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Meat companies lead the field as Northern Ireland's Top 100 businesses for 2016 revealed

By John Mulgrew

Published 18/08/2016

First Minister Arlene Foster, flanked by Dunbia's Jim Dobson and Michael Doran, samples some of the firm's award-winning pork
First Minister Arlene Foster, flanked by Dunbia's Jim Dobson and Michael Doran, samples some of the firm's award-winning pork
Bushmills Distillery
Harland & Wolff's iconic cranes tower over east Belfast
Moy Park's CEO Janet McCollum with business journalist David Elliott

Northern Ireland's largest meat firms have claimed the top two positions in the Ulster Business Top 100 Companies.

Poultry giant Moy Park is number one in the Top 100, which is sponsored by law firm A&L Goodbody, boasting sales of more than £1.4bn for the last year.

Moy Park is also one of Northern Ireland's biggest employers, with around 6,300 staff.

Co Tyrone red meat company Dunbia came in second place on the list by the Belfast Telegraph's sister publication, with turnover of £826m for the last financial year.

Both companies are major home-grown successes, although Moy Park is now part of an international business. It was sold for $1.5bn (£945m) to Brazilian firm JBS in 2015.

The Belfast Telegraph revealed in December last year that Dungannon's Dunbia was on the market and seeking buyers for its pork and red meat business.

Grain importer W&R Barnett is in third position with £815m in sales.

Ulster Business editor David Elliott said it was the first time in the 27-year history of the list that agri-food had claimed the top three. "It's a sign of the industry's growing dominance in the economy here," he added.

Economist John Simpson said the input of individuals had helped Moy Park's stellar growth, while Dunbia had also worked hard to achieve success.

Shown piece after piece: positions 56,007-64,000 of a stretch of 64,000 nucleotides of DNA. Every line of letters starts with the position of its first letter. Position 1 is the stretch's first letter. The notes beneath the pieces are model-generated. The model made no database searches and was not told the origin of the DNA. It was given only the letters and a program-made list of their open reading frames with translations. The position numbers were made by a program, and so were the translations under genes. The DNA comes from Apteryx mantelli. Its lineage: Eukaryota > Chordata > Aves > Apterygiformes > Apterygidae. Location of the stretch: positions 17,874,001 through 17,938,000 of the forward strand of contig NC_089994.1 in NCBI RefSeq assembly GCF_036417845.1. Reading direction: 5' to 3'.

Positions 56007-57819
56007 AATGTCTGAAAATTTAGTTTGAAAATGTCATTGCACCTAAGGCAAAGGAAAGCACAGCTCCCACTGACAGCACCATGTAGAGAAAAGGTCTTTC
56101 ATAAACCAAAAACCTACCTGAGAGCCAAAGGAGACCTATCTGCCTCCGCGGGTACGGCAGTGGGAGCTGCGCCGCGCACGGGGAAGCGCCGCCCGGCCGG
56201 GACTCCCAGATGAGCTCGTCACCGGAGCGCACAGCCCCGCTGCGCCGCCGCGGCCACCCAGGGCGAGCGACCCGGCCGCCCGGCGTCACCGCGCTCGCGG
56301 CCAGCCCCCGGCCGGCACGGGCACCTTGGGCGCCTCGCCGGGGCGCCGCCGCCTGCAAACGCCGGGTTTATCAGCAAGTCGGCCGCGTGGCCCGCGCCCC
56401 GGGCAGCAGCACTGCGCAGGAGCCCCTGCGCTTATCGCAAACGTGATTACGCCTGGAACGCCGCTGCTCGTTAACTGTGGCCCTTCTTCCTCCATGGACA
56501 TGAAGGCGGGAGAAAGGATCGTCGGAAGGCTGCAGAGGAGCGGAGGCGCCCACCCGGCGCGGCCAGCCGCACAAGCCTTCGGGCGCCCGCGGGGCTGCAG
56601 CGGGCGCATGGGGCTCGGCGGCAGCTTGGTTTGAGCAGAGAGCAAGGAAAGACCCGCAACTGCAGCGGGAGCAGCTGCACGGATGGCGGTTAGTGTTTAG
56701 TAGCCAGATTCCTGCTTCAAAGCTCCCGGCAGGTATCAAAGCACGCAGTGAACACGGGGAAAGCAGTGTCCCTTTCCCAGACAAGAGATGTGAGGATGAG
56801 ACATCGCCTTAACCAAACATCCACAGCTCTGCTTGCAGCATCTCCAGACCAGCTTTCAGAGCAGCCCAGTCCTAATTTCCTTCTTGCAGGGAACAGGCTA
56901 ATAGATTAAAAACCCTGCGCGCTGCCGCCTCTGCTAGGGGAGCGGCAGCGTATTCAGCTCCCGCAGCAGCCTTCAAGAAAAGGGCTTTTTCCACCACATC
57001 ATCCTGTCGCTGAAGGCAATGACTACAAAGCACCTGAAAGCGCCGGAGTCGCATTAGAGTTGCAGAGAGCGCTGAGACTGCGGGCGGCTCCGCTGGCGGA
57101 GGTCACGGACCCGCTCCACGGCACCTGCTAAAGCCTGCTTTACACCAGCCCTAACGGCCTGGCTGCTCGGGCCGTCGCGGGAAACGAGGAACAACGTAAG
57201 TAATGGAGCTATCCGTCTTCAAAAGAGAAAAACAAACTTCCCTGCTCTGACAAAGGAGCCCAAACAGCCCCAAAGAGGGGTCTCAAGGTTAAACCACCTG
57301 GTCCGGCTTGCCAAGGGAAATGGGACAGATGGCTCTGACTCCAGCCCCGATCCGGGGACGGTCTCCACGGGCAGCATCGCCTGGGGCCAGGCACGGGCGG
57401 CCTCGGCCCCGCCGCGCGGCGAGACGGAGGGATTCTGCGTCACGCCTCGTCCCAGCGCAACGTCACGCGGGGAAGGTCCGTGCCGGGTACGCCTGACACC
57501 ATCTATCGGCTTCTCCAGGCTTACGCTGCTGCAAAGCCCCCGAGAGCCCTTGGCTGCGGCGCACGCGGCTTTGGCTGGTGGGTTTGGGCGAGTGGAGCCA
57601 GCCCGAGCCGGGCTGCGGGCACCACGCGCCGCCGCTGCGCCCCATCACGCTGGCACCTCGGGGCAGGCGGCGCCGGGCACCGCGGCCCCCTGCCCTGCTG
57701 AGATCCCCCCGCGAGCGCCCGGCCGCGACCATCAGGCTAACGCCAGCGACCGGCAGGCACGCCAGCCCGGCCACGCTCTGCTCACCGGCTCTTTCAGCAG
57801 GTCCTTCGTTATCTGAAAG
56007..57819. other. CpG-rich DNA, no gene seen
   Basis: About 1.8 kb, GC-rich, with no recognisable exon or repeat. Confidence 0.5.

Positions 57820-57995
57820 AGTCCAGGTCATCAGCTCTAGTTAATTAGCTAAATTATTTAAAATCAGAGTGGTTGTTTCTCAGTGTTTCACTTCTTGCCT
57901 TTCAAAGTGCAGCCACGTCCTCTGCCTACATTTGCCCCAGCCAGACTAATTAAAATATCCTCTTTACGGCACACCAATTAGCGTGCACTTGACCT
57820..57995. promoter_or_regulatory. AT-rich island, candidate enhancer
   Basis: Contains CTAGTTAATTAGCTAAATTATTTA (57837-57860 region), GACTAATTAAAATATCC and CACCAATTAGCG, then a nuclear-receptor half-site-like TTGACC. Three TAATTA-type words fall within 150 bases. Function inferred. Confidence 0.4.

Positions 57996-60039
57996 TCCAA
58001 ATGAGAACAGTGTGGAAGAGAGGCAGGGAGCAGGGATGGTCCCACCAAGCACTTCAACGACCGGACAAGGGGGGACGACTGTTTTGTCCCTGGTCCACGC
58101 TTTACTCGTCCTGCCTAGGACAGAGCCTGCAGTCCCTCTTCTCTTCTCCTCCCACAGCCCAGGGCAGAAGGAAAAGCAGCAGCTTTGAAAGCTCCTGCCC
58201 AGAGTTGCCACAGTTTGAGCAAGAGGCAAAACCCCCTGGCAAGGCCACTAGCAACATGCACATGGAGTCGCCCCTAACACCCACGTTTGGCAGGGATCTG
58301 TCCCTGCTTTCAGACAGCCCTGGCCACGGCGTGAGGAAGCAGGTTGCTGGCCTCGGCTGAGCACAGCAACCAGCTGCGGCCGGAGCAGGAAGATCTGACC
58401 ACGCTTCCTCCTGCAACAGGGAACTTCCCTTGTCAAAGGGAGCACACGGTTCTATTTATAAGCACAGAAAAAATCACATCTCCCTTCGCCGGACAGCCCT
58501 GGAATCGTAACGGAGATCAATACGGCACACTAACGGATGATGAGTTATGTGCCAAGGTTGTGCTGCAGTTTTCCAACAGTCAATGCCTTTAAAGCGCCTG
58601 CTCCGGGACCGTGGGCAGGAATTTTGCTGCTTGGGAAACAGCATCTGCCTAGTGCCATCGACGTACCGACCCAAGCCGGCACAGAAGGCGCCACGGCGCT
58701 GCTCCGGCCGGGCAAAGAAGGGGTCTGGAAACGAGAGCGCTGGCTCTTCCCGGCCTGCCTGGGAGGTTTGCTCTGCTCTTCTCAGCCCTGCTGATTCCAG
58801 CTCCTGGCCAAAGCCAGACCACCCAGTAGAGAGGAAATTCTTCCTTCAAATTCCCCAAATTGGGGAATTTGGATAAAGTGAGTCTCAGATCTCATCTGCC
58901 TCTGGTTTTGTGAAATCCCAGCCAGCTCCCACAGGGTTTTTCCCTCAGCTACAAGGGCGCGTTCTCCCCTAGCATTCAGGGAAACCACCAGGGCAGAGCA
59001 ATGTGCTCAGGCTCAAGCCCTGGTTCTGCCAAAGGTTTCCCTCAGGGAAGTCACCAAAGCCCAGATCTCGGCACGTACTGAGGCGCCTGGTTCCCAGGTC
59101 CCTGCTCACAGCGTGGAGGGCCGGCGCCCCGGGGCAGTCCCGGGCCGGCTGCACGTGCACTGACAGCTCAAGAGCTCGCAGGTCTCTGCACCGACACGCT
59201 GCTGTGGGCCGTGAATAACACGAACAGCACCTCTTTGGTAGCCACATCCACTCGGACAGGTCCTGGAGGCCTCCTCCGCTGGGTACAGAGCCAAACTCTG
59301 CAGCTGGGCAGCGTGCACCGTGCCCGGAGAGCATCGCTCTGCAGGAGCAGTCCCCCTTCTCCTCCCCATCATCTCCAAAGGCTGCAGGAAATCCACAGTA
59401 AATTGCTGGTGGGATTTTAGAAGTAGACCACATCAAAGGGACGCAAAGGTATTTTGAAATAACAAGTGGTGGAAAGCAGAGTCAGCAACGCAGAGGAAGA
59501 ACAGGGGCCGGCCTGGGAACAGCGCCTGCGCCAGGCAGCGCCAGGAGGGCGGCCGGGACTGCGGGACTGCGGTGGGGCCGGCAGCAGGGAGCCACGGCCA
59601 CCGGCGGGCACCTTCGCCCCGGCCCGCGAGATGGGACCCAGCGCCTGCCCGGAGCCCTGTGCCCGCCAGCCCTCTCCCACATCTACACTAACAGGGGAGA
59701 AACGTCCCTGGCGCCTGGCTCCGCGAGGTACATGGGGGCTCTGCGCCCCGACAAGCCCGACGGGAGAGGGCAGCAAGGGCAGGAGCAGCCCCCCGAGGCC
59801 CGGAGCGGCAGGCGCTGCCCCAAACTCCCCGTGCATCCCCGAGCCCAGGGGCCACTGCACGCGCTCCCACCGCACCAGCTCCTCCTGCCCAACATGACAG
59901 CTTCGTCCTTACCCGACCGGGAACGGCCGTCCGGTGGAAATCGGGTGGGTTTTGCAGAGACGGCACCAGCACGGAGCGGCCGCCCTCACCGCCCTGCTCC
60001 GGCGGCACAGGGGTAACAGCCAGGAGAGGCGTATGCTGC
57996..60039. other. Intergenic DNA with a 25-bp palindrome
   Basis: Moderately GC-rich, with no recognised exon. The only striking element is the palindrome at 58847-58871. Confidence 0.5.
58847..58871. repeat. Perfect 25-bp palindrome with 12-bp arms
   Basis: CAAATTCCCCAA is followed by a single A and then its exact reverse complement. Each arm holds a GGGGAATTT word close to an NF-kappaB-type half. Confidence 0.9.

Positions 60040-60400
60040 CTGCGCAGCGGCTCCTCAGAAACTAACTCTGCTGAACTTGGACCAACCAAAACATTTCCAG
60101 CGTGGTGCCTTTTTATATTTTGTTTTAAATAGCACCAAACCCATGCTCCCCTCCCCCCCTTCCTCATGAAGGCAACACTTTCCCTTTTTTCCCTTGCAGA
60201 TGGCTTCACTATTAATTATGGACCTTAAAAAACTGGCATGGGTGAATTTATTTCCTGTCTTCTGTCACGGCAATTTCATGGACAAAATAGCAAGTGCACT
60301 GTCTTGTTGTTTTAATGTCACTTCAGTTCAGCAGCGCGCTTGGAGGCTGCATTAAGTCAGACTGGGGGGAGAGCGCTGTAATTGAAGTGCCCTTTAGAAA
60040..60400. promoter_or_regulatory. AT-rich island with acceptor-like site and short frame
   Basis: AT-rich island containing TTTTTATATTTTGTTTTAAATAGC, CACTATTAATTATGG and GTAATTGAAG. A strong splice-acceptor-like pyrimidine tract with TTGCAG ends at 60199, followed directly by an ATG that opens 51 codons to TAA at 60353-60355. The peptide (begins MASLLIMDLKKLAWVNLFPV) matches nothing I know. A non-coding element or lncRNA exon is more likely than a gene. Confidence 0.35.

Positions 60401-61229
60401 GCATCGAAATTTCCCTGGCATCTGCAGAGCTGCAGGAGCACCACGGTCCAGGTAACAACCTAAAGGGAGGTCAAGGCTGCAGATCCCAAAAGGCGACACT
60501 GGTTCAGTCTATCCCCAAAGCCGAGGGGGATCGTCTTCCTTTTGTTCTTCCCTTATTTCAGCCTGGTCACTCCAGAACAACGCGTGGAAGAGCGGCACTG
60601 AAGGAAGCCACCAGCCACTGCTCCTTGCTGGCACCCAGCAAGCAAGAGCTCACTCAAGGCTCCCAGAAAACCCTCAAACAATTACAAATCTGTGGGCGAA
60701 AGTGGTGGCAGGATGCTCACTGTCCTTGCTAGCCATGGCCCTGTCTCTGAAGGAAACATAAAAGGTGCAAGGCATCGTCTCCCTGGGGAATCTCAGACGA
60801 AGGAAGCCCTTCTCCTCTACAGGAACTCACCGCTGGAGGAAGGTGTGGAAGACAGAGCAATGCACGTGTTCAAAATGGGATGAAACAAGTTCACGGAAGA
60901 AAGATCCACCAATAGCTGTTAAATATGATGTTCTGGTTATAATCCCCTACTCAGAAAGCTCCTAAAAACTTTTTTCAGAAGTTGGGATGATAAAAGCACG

"With Dunbia, the red meat industry in Northern Ireland, even with all the various health scares, has managed to make money," he explained. "It's partly because we produce red meat and sell it competitively."

Some of the other Northern Ireland firms making the list which have since been bought over include Co Antrim bike firm Chain Reaction.

Big names making the list for the first time include Bushmills Distillery and the Harland & Wolff group.

Other new businesses on the list include San Diego software firm Qualcomm Technologies.

Some of Northern Ireland's pharma giants - which remain independently-owned - are also included.

That includes Craigavon's Almac Group, which has a turnover of almost £400m and profits of close to £28m, along with Dr Peter FitzGerald's medical testing firm Randox, which came in at number 74 on the list.

Newcomers also include Firmus Energy, which had sales of £123m, according to its last set of accounts.

Others include Carbane House, the trading name for Newry-based construction giant O'Hare & McGovern, which boasted turnover of £79m and profits of £4.5m.

And United Dairy Farmers, which owns Dale Farm, came in at number 17, posting turnover of £420m.

Mr Elliott said the list continued to "shine a light on the engine room of the Northern Ireland economy".

"From cheese-makers to engineers, bus manufacturers to chemists, the list shows that the diverse nature of our businesses provide a strong foundation for future growth," he added.

"Although profits have been hit, turnover continues to grow and acts as a good indicator of how much each company contributes to the local economy."

Mark Thompson, head of A&L Goodbody's Belfast office, said: " The formidable companies continue to lead by example in proving that, with drive, determination and resilience, challenges can be overcome.

"Despite the uncertainty that lies in the months ahead, we look forward to seeing these companies continue to thrive."

Belfast Telegraph

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